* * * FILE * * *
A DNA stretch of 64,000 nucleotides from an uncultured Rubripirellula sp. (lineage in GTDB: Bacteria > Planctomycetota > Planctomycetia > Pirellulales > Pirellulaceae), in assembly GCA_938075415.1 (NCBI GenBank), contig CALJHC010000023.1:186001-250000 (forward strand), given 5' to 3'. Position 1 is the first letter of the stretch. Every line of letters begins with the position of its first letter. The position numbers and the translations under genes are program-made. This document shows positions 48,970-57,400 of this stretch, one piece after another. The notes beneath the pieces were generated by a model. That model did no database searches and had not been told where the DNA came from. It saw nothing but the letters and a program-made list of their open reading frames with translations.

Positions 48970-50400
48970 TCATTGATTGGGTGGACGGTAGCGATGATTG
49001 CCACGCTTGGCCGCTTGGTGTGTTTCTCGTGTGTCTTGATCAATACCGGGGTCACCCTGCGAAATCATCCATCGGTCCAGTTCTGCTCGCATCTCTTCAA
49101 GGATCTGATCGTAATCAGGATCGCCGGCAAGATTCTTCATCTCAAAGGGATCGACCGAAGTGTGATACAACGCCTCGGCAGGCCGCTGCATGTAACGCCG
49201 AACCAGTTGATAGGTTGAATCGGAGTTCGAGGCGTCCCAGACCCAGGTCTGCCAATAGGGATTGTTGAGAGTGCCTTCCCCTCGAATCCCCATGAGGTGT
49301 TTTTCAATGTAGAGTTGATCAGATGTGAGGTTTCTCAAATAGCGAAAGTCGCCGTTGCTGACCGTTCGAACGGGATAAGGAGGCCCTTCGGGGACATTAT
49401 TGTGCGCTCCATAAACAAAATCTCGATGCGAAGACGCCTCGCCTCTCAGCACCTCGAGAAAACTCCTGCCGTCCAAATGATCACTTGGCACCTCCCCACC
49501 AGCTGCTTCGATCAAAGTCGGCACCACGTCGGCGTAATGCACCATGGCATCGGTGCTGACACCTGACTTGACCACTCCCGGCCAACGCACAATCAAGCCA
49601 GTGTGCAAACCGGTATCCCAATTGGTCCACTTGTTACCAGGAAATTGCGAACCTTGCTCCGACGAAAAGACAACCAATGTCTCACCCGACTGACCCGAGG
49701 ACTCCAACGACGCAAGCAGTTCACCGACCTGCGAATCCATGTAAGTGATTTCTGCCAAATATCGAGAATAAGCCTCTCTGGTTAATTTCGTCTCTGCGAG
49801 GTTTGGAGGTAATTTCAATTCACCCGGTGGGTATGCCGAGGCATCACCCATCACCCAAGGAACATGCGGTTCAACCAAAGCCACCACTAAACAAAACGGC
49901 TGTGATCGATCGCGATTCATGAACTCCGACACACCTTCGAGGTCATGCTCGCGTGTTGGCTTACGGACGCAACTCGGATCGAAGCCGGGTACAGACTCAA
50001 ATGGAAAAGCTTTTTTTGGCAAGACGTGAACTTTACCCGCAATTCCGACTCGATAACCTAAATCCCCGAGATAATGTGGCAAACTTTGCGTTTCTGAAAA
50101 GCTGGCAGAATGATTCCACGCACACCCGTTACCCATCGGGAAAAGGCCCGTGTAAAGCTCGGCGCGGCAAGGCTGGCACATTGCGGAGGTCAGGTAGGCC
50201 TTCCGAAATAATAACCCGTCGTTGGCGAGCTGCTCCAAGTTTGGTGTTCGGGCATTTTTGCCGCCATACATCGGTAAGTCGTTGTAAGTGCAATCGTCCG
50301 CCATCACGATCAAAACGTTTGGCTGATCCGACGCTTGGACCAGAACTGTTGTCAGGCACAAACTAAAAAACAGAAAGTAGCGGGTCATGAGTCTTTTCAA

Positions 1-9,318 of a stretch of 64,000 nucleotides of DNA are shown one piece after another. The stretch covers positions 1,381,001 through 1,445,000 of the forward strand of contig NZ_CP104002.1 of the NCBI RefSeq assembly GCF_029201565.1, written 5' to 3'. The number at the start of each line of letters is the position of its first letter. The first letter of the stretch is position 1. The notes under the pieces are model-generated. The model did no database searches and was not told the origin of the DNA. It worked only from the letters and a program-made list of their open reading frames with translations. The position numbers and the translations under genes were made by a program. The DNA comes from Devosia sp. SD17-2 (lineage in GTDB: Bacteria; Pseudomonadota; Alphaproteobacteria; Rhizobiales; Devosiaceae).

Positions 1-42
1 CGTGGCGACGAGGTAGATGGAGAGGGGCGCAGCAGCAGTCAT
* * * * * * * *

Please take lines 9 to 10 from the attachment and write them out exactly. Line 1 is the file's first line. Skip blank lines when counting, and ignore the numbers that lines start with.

49501 AGCTGCTTCGATCAAAGTCGGCACCACGTCGGCGTAATGCACCATGGCATCGGTGCTGACACCTGACTTGACCACTCCCGGCCAACGCACAATCAAGCCA
49601 GTGTGCAAACCGGTATCCCAATTGGTCCACTTGTTACCAGGAAATTGCGAACCTTGCTCCGACGAAAAGACAACCAATGTCTCACCCGACTGACCCGAGG